Originally uploaded by AlanR.
I went to see the Pulitzer Prize-winning play "Doubt" tonight at the beautiful LaSalle Bank Theater and it was amazing. Lexie and I both believed it would be a drama but, sure enough, the Playbill and assorted advertising guff featured the words "funny" and "hilarious" when lauding it. Curious though we were, we entered the theatre to make our own minds up about this brand new production on its opening night in Chicago.
The story was set in 1964 in a religious school, and involves a nun accusing a priest of inappropriate conduct with a male student. What makes this play most interesting is that clearly this is still a topical matter today and tempers really flared on stage as the actors got into verbal sparring matches. If it wasn't for the incessant coughing of the twits around the audience, you could have heard a pin drop in some scenes; it was that powerful. I shot death glares around the audience so that any serial coughers would be warned....they know who they are!
Anyway, when I left the theater, I couldn't resolve whether the priest was guilty or not. Still, according to the Playbill, that was entirely the point. The acting was terrific and the mood was really intense. It was interesting to watch the charismatic priest whose intentions seemed pure and good, as he fought to bring warmth into the school environment and modernise the classroom, something that simply did not resonate with the set-in-her-ways nun. And then you could equally see the nun's side of the story and admire the strength of her convictions even though flimsy physical evidence was all she had to support her overriding gut feeling that something was fishy. The way that the nun stood up to the priest, clearly in breach of the church's protocol for such things, was electric.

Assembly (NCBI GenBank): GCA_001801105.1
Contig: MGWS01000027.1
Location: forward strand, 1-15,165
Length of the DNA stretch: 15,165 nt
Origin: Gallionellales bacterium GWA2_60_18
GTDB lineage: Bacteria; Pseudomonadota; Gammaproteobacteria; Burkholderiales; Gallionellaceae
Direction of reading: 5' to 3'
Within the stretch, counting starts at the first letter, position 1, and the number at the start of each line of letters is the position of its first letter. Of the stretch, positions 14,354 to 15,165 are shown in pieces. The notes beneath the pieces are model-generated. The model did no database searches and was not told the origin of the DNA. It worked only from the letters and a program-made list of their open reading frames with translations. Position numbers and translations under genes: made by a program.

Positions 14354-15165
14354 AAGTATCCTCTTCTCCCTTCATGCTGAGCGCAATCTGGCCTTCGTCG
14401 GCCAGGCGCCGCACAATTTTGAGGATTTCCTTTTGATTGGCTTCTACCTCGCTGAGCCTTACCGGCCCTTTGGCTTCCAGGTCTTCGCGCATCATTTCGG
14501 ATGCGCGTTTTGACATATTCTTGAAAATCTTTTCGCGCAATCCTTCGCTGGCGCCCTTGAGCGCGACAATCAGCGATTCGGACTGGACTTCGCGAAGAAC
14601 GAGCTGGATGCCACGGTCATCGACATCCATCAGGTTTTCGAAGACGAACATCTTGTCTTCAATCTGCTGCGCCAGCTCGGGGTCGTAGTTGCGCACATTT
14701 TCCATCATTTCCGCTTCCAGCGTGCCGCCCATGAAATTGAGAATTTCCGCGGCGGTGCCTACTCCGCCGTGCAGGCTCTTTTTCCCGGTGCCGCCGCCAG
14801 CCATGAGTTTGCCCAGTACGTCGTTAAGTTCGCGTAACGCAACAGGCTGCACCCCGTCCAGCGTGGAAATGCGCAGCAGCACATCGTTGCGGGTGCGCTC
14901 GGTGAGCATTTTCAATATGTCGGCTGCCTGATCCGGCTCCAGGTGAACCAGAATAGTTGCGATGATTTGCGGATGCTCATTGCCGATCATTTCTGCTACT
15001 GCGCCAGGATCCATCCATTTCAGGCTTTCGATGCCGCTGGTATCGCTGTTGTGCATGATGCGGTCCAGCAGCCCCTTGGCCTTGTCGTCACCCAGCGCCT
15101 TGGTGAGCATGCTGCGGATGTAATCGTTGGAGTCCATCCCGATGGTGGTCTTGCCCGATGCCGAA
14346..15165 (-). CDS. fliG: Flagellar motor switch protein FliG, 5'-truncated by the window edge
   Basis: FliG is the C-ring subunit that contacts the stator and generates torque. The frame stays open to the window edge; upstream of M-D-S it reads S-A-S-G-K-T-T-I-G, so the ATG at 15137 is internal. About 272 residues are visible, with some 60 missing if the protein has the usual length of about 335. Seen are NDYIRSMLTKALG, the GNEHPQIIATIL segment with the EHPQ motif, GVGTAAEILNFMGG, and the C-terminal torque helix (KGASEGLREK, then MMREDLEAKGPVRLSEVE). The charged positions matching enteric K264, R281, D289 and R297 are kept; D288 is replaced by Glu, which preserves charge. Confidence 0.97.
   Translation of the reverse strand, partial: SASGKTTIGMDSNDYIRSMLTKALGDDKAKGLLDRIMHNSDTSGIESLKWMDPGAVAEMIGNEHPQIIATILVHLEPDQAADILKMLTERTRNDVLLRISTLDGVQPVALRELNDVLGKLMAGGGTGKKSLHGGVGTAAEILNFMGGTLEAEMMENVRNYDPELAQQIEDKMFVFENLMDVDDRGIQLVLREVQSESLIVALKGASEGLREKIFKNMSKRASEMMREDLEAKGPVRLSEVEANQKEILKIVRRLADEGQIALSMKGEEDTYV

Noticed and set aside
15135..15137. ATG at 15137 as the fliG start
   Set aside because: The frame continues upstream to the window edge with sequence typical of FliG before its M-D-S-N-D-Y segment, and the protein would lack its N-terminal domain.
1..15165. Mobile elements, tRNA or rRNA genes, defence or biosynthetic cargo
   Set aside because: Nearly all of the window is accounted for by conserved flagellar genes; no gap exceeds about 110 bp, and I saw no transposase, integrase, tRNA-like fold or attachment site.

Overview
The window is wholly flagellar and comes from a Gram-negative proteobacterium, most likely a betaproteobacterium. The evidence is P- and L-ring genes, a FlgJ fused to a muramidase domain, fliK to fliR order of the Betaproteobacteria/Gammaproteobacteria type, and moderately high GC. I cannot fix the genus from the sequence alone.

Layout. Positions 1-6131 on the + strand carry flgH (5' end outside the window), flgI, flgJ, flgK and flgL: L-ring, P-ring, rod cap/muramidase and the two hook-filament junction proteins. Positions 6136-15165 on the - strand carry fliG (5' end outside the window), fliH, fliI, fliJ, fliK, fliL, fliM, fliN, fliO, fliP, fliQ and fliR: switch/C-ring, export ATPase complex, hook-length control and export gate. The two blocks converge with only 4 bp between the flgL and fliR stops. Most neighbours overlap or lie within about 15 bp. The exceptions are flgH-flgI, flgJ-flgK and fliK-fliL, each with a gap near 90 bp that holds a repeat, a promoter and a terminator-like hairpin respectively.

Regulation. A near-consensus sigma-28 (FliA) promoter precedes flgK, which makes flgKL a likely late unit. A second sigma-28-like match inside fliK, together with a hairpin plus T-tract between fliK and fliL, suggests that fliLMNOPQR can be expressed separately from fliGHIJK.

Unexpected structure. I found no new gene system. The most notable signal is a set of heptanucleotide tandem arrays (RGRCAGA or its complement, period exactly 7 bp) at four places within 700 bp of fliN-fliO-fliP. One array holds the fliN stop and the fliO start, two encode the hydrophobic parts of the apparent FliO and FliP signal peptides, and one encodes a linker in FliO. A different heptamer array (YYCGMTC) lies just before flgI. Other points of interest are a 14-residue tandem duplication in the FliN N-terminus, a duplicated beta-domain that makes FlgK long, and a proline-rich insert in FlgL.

I would suggest that when people talk about "Doubt", they won't be whining that it went for 90 minutes with no intermission. Even someone with my sparrow bladder could overlook that. It was just such a great show - really well written and wonderfully acted, that I was really glad I went, particularly to opening night!